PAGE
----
I’m often asked how early-stage IT vendors should prioritize their marketing communications, and specifically their investment in collateral. They don’t have nearly the budget or management bandwidth to do everything; so what should they do first?
Most commonly, my answer is a variant on:
- Of course you need basic website content. For starters, your website should at least feature:
- Answers of one paragraph or less to the top four strategic worksheet questions.
- A several-paragraph description of your product/technology.
- Management bios, contact information, and other obvious stuff.
- You also need a fairly technical company white paper. At some point in your sales cycle, there will be a technical evaluation. A white paper can answer a lot of early questions. What’s more, many of your early sales will be driven by people who think new technology is cool. Make it easy and appealing for them to learn about your cool new tech.
- Many people like videos. Whether it’s a link to a conference presentation or a white board talk or whatever, it’s good to have some kind of video. Some people, however — I’m one of them — don’t like videos, so don’t do anything essential in your videos you don’t also convey in writing.
- I further favor having a low-post-count blog. Notes on that include:
- Almost nobody has the time to do a lot of blogging.
- Even so, a blog is the most flexible and best way to communicate things that seem harder to say in other formats.
- In particular, this can be a “poor man’s” way to make up for what is surely a distressing lack of resources in pre-sales support personnel, other collateral, and so on.
- The goal isn’t to build a consistent readership. (You’re not going to invest enough effort for that.) The goal is to put up a few posts, then call influencers’ and prospects’ attention to them by email.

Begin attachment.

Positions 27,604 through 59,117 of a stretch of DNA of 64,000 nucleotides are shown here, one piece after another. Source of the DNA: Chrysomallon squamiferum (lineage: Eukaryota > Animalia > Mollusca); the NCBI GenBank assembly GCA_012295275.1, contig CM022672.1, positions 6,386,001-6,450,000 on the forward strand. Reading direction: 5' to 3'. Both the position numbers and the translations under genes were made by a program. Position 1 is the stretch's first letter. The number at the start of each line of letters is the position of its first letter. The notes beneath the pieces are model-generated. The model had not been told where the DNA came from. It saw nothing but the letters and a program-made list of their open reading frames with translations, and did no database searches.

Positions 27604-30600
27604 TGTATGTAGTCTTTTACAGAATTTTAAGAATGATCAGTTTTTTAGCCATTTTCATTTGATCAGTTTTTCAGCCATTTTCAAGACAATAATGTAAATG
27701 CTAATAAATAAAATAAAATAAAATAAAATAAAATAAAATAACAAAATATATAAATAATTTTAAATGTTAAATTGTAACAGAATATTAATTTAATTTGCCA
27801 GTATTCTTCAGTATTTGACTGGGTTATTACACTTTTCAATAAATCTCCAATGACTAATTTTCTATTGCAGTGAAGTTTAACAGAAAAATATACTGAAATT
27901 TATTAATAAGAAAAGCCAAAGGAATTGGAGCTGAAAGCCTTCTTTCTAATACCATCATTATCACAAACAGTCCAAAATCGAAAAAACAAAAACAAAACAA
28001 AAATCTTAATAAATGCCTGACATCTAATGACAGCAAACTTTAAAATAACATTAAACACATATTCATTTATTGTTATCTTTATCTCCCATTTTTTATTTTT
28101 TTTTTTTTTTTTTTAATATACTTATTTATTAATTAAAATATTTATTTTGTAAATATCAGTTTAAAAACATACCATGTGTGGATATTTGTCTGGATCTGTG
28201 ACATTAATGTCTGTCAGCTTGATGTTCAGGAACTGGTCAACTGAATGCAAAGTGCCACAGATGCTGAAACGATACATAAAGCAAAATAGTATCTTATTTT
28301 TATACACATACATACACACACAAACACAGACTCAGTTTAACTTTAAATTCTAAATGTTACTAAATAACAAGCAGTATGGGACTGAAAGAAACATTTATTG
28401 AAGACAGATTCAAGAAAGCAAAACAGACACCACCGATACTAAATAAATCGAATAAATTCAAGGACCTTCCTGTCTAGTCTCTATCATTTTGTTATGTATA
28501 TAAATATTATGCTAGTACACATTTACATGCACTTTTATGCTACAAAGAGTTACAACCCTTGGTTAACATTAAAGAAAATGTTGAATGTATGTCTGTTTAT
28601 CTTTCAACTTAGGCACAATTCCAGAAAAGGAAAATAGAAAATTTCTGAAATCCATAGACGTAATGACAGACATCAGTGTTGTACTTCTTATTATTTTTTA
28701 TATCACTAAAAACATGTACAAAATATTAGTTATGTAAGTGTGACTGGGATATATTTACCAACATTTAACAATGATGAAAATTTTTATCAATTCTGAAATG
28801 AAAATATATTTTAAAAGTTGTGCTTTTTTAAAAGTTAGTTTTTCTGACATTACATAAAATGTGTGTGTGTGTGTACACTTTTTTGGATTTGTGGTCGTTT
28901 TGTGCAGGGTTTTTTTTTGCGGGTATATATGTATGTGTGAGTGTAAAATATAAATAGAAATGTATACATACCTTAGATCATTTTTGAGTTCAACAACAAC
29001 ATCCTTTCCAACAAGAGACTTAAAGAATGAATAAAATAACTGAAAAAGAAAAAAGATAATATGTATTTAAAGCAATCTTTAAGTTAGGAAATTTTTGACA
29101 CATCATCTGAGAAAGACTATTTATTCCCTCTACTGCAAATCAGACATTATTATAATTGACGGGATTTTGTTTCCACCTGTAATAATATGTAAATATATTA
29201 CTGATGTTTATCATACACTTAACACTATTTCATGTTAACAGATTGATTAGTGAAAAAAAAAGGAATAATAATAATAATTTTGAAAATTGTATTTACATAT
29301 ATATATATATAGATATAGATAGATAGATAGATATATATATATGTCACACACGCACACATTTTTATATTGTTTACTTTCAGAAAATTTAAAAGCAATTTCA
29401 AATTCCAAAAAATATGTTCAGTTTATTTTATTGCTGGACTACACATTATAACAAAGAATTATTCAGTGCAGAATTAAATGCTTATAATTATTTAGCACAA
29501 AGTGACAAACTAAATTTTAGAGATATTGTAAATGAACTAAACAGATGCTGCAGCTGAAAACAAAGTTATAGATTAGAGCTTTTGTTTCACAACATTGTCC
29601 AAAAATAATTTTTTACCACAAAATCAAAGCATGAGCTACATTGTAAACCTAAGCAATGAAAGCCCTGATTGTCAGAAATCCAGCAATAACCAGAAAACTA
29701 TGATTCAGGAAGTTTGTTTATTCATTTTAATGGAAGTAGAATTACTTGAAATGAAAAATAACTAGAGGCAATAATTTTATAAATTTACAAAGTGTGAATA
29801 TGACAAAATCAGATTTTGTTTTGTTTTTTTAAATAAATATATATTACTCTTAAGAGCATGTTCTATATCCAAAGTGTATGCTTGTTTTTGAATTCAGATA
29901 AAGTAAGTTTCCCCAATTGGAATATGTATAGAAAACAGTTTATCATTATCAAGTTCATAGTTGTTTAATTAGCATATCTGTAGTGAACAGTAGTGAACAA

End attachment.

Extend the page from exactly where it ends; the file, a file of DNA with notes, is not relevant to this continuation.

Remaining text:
Beyond that, I’d say:
- Of course you want to generate leads. I don’t have strong opinions as to whether to make some of the items mentioned above require registration. But beware of the absurdly extreme position that says marketing serves solely to feed the sales pipeline.
- Supervise your PR very closely. Do much of it yourself. Indeed, strongly consider doing without a PR firm altogether.
Where, by way of contrast, do I favor being frugal? Read more
All marketing communications attempt to cast their subject in a favorable light. I get that. But when your claim is obvious nonsense, you’re just doing yourself harm.
My best example this week (it’s only Tuesday morning) is an email from Vitria, which reads in part:
The world’s first Operational Intelligence (OI) app …
While it seems like everyone is jumping on the big data bandwagon, only OI can claim to be purposely built for tackling big data in motion …
That’s utter nonsense. We’ve had a CEP/stream processing industry for years. We’ve had stock-quote and network-monitoring systems for decades. Maybe Vitria has a good story, but the core claims in their email are obviously false. If you think I’m overreacting, it’s only because so many other companies also pitch blatantly untrue claims.
So do I want to talk with them? Well, their email suggests that if I do, they’re likely to start out by emphatically saying untrue things. Blech. I think most serious reporters, bloggers and analysts would feel much as I do on the matter. Even the ones who do take a briefing are likely to go in with a more negative attitude than they might if the pitch email had been more closely based on reality.
And if I do ever talk with Vitria anyway, they’ll need to start by climbing out of a credibility hole.
It seems that my IT vendor strategy worksheet was well-received, by companies at different stages of development, clients and non-clients alike.* So here’s the promised sequel — a similar worksheet with more of an execution orientation. If your answers to these questions don’t dovetail well with your strategy responses, you have some serious rethinking to do.
*Those who’ve worked it through include a multi-billion dollar powerhouse, a two-person lifestyle business, and some pre-revenue start-ups.
For the strategy worksheet, I took the extreme position that every employee of every IT vendor should have at least some idea of the answers. In this case, I won’t go quite that far. But I will say that most IT vendors will find most of these questions to be of great importance. So no matter what your role in the organization, you might find it helpful to see how much of this stuff you actually know.
And if you’re the CEO, you should score 100%.
Once again, for reasons of length, I’ll summarize up top and comment on each question below.